If you fall on hard times your friends and family will be more than willing to lend to you to get you back on your feet. If your car breaks down or you have urgent bills to pay it is likely they may offer before you have the chance to ask.
If you find yourself unable to repay at any time or you think you are going to miss a payment you are not going to risk being taken to court or receive any letters demanding immediate payment. Provided you tell them about the situation straight away and what the reasons are plus what you are doing about fixing the late repayments they will be more understanding.
If you approach your friends and family like you would approach a bank or short-term lender for a short-term loan you with all your facts and figures laid out correctly it is more likely they will agree to your request.
It is daunting to ask people you know for a loan, you risk embarrassing them and possibly yourself if they turn you down.
Your friends and family know you best and if you approach them for a loan they might ask you why you need it and why you can’t raise the money by selling some of your possessions to finance whatever it might be you are need the loan for.
Some might even tell you to wait and save up for it if you are asking for a loan to purchase something they would consider unnecessary.
Here are two situations:
Would you lend me £500 for an operation I really need?
Would you lend me £500 so that I can go on holiday?
Which one would they most likely lend you the money? Of course, they will lend you the money for the operation. The holiday they will tell you to go sit in the park if you really need a break.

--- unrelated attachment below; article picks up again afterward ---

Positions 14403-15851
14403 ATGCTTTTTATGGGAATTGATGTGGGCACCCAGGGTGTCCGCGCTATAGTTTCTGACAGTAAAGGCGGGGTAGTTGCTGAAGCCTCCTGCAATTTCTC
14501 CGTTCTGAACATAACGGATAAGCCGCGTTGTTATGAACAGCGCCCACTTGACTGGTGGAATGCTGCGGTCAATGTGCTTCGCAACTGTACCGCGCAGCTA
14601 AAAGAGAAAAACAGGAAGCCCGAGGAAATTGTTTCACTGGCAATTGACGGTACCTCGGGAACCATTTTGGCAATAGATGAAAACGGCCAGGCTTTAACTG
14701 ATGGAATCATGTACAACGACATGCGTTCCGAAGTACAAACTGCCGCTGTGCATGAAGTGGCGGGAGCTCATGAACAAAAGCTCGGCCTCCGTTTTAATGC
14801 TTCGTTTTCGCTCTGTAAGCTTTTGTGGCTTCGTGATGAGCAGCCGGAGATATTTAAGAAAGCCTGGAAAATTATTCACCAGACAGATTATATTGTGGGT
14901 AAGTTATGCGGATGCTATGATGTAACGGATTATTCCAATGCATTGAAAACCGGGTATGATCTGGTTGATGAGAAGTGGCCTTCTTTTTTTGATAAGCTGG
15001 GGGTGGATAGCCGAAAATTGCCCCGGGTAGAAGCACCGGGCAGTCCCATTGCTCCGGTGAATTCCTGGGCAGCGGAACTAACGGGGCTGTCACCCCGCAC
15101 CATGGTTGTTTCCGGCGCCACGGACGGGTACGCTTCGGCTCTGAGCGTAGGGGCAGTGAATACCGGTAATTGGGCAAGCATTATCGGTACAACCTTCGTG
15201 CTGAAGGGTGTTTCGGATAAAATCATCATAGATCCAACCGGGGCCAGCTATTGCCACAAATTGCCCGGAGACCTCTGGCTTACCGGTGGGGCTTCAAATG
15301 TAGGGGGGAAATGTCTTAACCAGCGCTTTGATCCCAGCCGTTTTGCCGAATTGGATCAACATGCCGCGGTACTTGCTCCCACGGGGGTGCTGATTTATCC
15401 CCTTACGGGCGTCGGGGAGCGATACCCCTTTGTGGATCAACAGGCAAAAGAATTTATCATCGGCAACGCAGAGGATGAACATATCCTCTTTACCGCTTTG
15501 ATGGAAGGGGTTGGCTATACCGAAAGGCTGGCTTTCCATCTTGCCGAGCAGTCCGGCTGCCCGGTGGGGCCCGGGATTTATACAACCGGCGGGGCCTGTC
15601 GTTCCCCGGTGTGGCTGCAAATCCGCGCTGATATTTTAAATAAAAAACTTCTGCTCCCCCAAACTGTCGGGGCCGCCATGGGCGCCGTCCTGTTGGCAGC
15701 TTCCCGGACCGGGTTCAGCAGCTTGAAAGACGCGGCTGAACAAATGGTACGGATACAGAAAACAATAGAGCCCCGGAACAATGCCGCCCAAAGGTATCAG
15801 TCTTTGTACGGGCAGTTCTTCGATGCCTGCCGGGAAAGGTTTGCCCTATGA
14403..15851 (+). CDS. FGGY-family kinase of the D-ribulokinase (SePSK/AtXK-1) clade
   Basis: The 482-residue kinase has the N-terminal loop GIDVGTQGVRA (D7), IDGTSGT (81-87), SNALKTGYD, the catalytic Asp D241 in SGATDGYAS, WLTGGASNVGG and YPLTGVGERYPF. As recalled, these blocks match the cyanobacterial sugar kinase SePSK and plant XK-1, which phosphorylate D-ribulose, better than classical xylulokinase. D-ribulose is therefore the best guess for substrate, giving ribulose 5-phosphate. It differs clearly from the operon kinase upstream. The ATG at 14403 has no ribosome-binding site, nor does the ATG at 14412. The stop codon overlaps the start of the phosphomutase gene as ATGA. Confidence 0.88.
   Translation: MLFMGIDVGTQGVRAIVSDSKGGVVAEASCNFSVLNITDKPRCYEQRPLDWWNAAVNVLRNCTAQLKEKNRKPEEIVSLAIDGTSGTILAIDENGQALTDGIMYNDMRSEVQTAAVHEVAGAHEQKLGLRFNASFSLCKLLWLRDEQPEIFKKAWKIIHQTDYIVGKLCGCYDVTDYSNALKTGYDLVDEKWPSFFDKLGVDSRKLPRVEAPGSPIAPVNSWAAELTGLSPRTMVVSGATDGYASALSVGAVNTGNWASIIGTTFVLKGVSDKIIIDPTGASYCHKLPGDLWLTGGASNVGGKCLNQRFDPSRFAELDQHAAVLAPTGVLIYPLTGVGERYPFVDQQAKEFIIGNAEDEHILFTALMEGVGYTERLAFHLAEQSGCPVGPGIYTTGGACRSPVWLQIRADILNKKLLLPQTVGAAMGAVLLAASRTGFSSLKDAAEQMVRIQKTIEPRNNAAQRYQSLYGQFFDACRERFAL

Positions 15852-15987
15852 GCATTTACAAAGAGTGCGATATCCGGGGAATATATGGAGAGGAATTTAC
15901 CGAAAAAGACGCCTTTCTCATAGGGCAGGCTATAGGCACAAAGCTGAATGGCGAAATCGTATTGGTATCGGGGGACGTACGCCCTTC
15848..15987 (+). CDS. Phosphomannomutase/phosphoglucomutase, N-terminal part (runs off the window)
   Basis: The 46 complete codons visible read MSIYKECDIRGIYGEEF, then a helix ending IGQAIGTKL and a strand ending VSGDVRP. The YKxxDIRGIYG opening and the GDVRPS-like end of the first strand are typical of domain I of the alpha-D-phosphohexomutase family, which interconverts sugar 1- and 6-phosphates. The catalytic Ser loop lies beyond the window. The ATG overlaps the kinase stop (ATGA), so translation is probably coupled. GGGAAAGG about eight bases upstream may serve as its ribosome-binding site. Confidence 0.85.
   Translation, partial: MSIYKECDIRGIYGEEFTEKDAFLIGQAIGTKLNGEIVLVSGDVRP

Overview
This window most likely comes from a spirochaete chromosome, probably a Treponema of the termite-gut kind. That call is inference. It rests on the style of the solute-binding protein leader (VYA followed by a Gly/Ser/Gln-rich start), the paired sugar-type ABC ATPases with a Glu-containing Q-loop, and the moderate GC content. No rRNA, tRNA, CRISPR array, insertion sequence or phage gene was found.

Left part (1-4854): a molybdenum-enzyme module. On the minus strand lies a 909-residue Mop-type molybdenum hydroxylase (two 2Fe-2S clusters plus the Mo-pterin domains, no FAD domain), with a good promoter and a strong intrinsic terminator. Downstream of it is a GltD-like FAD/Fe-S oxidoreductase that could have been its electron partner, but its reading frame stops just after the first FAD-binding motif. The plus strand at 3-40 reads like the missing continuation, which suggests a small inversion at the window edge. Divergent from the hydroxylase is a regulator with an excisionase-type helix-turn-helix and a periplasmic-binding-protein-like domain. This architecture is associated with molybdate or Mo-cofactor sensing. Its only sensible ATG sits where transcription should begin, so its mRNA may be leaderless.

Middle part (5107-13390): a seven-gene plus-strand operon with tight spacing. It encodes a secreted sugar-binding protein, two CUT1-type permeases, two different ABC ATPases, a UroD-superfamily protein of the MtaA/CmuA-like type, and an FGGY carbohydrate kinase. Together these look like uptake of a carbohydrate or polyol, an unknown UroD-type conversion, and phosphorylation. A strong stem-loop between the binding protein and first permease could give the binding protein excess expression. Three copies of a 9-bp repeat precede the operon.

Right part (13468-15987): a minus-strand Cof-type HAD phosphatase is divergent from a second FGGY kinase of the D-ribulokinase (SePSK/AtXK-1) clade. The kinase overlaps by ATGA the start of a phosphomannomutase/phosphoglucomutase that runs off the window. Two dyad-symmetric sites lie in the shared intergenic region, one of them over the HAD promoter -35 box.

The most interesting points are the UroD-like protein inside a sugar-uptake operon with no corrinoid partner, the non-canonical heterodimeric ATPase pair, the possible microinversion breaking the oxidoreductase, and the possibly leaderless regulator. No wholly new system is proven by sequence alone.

If you need the money to start a new venture, then you might want to offer them shares in the new business. They will just like a bank probably ask you to produce a business plan and all other the other details that go with financing a new company.
At this point you might want to get legal advice as it can get very messy if not done correctly.
When you agree to borrow money from friends and family always make sure that you repay in full and on time as agreed when you took out the loan. They trust that you will not abuse their generosity and trust in you to honour your commitments to the loan.
Ultimately borrowing from friends and family should not be taken as a given or lightly. You run the risk of damaging a friendship or creating bad blood in the family. Before approaching them consider looking at alternative financial institutions like banks or payday lenders offering short-term loans
Debt management agencies are regulated by The Financial Conduct Authority
Many people in the U.K struggle with debts and many do not know how to start to repay them speaking to a debt advisor is one of the best things you will do along with taking action yourself by speaking directly with your creditors.
https://www.nationaldebtline.org/ and https://www.moneyadviceservice.org.uk
You should always seek professional advice when handling debt problems. Cashute are not licensed debt advisers and any information contained in this article should not be taken as legal advice. It is your Responsibility to seek out correct legal advice